Fr. Paul Scalia, Pastor at St. John the Beloved in McLean, Virginia, wrote a beautiful Gospel Commentary on Matthew 5:13-16 entitled, A Modest Apostolate, in the Arlington Catholic Herald this week. Enjoy!!!
A Modest Apostolate
By Fr. Paul Scalia
Do not put too much salt on your food. It is bad for your heart. Besides, it ruins the taste. And do not blind people with lights. The best lighting is gentle and indirect. Turn your high beams down when traffic is coming. No one likes a klieg light shining in his face.
Now, this advice might (or might not) be helpful for your daily living. But it can help us understand what Our Lord says about us: “You are the salt of the earth. … You are the light of the world” (Mt 5:13,14). His words describe the relation of Christians to the world: salt to flavor it and light to brighten it. But these images also capture how modest and unassuming evangelization should be.
There is a place, of course, for the large and dramatic efforts to win souls for Christ. The grand presentations can be effective. But they come and go, and people still need to encounter Christ in the ordinary. What is needed in daily life is an evangelization that is a subtle, indirect and gentle. Most of us are called to bring souls to Christ not on a large stage but in very ordinary circumstances — in the home, at work, on the bus, etc. And for that modest apostolate we do well to heed the subtlety of salt and light.
Salt, first of all, works best when it is not noticed. It is not meant to call attention to itself but to the flavor of the food. It works best when it disappears into the food. So also the Christian works best when he gives a natural, peaceful and gentle witness, bringing out the goodness, truth and beauty of God’s creation without calling attention to himself. A faith worn comfortably and peacefully is perhaps the greatest witness that can be given. A charitable word, an act of patience, a small sacrifice — these are like salt that goes unnoticed itself but brings out a greater flavor. People should take more notice of God than of us. They should taste the goodness of the Lord. We are only there to bring out that goodness.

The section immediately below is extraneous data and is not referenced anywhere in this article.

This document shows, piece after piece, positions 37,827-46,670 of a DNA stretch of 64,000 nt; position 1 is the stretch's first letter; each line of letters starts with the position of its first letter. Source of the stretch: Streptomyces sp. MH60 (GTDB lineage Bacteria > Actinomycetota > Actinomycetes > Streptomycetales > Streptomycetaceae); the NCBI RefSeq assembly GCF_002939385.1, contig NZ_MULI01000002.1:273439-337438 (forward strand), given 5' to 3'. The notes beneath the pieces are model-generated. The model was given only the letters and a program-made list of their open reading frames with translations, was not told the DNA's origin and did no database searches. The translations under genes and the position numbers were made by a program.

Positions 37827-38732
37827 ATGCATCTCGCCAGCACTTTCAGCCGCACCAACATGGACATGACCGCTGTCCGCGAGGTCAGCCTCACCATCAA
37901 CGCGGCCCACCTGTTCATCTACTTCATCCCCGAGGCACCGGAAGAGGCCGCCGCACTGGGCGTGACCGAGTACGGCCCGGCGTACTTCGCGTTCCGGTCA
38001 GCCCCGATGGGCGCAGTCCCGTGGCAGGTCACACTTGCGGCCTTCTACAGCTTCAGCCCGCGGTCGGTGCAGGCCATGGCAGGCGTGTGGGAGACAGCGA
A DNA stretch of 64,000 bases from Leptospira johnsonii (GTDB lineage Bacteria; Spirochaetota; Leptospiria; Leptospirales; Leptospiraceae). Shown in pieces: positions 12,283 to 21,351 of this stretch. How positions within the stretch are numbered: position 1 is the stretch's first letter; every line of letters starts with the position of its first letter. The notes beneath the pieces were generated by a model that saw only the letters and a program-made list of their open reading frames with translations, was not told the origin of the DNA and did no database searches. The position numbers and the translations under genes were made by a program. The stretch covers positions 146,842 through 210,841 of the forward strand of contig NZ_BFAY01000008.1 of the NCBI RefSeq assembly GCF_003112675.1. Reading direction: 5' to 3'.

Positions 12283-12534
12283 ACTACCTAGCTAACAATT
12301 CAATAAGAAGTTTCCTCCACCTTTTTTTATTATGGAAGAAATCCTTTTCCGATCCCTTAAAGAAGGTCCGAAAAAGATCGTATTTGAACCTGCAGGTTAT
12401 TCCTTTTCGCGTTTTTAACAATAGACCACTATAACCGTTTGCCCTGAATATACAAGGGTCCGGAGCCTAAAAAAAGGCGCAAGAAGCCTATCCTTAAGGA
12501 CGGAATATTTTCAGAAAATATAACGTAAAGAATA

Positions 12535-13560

Light likewise works best when it is indirect. A lamp is meant to call attention to the things around it, not to itself. So also the light of evangelization ought to differ from the light of interrogation. The light of Christ should not blind others. Rather, it should gently illuminate what is good and bring out its beauty. The brash and pushy Christian usually has the same effect as a spotlight: It makes people close their eyes. The indirect and gentle light given by a calm and peaceful Christian life entices more than the glare of stage lights.
The subtlety of the apostolate has eternal significance. But it carries more importance perhaps for us, because we live in such an immodest culture. Everywhere we are encouraged to advertise and promote ourselves. Now everyone can have a web page all about himself. And in the midst of this, our witness to Christ is lost. We more than our predecessors, therefore, need to learn the importance of the modest apostolate that calls attention not so much to us as to Him.
Our Lord summarizes this evangelical modesty by saying, “Your light must shine before others, that they may see your good deeds and glorify your heavenly Father” (Mt 5:16). They see our good deeds — which may be very small indeed — but it is our Father in heaven Whom they glorify. In short, those good deeds — so much salt and light — bring people not to us but to Him.
Fr. Scalia is pastor of St. John the Beloved Parish in McLean.